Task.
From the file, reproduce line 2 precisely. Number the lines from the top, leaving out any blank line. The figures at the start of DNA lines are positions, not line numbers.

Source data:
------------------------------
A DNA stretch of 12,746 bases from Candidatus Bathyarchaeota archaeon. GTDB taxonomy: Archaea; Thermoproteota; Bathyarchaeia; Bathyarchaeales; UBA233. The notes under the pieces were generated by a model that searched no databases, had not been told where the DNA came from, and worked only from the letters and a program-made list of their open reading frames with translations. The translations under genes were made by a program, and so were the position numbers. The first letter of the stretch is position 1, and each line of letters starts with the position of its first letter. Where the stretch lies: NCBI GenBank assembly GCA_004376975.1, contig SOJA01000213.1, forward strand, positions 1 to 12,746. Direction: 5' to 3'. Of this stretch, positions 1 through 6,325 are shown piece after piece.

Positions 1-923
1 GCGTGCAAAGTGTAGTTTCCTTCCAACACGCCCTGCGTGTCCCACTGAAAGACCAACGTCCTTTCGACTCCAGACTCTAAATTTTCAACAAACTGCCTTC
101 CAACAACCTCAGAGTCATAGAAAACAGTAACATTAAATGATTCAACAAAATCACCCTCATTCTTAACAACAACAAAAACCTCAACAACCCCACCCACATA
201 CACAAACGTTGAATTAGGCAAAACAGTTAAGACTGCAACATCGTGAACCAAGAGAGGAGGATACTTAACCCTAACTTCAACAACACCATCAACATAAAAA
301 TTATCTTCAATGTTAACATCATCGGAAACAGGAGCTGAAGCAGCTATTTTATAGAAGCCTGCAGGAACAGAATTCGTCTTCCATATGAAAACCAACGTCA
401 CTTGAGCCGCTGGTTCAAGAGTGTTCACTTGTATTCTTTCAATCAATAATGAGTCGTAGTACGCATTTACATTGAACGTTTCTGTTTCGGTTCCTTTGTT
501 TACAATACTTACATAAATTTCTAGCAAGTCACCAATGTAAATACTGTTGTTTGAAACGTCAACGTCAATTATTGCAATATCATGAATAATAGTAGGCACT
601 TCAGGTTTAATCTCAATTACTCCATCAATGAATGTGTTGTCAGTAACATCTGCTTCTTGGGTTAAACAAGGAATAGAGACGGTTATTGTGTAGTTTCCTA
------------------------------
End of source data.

Positions 1-923